by Ruthann Cross, Spartan Chick

A little over a year ago my family and I were given a challenge to only drink water for a defined period of time and donate any money that we would normally use on coffees, sodas and sports drinks to digging clean water wells in Haiti. This was easy for us to do for a few different reasons. One, we already drink mostly water as it is. And two, most children in Haiti do not live past the age of five because of contaminated water diseases.

Two of my children at that time were both under the age of 5 so this really tugged on my heart. It was easy for us to give. It didn’t require us to step out of our comfort zones, it didn’t require us to live outside of the ease of our everyday life. Little did I know that less than a year later I would have the honor and privilege to travel to Haiti with Living Water International and be a part of giving hope to a community. (Bonus: I would also have the opportunity to get really, REALLY muddy while I was there. Seriously, what chick would want to pass that up?)

Our travels took us just outside Cap-Haitian. We arrived in a small village full of cement block and thatch walled structures with corrugated metal roofs. Many of which did not have four walls or doors! We saw people who appeared hard and calloused and knew they were very familiar with a great deal of death and hunger, but as soon as we smiled and said hello in their language these beautiful people quickly welcomed us with great smiles and warm hearts. They knew why we had come. They knew we were there to offer hope.

This entire week had nothing to do with me, my life, my family whether or not I had the time to fit a workout in or even connect with friends through the internet. It was all about the people of Modje and the little children who followed us around as if we were the Pied Piper. It was about the women of the community who were so proud to show us the few possessions they had. It was about the homeless widow and her six children who asked us to take her youngest with us in hope of a better life. Our task was to come in and drill a clean sustainable well for this community and educate them in proper hygiene so they could hopefully have a better life, but I believe I am the one who received the greater gift. To offer the gift of hope to someone who has none was the greatest blessing of all.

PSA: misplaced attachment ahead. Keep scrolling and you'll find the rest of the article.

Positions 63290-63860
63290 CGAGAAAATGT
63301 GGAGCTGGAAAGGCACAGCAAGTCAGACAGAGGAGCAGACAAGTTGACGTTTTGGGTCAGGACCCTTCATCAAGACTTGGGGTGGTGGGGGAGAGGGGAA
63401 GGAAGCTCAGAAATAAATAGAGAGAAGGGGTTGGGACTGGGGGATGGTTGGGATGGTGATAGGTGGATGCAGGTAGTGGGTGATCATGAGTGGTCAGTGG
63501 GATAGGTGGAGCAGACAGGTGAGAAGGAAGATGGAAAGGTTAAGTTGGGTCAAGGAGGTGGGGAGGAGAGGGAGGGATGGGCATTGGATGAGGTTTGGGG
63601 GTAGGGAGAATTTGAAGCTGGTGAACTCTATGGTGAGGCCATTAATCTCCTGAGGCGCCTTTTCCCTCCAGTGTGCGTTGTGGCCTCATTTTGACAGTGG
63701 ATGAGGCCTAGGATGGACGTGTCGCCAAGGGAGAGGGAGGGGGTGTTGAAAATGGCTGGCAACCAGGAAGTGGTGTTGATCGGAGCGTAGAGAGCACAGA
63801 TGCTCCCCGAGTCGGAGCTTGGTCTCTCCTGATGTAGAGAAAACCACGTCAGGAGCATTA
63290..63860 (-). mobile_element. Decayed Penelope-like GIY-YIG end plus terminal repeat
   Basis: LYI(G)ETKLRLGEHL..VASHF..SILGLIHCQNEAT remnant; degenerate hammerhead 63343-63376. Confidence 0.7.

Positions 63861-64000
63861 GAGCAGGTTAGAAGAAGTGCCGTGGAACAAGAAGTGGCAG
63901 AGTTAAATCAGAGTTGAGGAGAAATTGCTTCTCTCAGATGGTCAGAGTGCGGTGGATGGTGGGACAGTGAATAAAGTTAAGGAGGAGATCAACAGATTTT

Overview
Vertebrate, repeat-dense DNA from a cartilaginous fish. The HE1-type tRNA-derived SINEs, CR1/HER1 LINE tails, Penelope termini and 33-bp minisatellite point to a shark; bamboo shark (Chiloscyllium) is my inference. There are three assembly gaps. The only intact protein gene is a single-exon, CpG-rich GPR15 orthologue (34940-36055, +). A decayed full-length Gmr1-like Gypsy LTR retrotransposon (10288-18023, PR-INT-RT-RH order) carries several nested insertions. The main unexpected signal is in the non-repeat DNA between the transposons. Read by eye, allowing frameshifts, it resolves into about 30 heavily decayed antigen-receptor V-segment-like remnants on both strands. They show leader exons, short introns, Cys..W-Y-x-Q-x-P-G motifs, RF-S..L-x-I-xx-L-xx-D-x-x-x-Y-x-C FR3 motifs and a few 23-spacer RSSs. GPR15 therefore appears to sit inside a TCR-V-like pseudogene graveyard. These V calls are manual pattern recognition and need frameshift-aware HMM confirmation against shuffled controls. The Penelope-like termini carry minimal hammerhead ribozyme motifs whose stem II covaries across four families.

Before and after this week I have had several people express how difficult this must have been to go. Some even indicated they could never do something like this as it would just be too hard. Comments like these made me realize it is not a case of whether or not we can do something but whether or not we have a willing heart and a determination to make a change. We may not all be called to head off to the jungle of some foreign land and experience the same things but each one of us has the ability to take a stand alongside others and lend a hand. It just takes stepping out of our comfort zone and making the offer. We would all probably be surprised who accepts.

Who can you offer that “sparkle” of hope to today?

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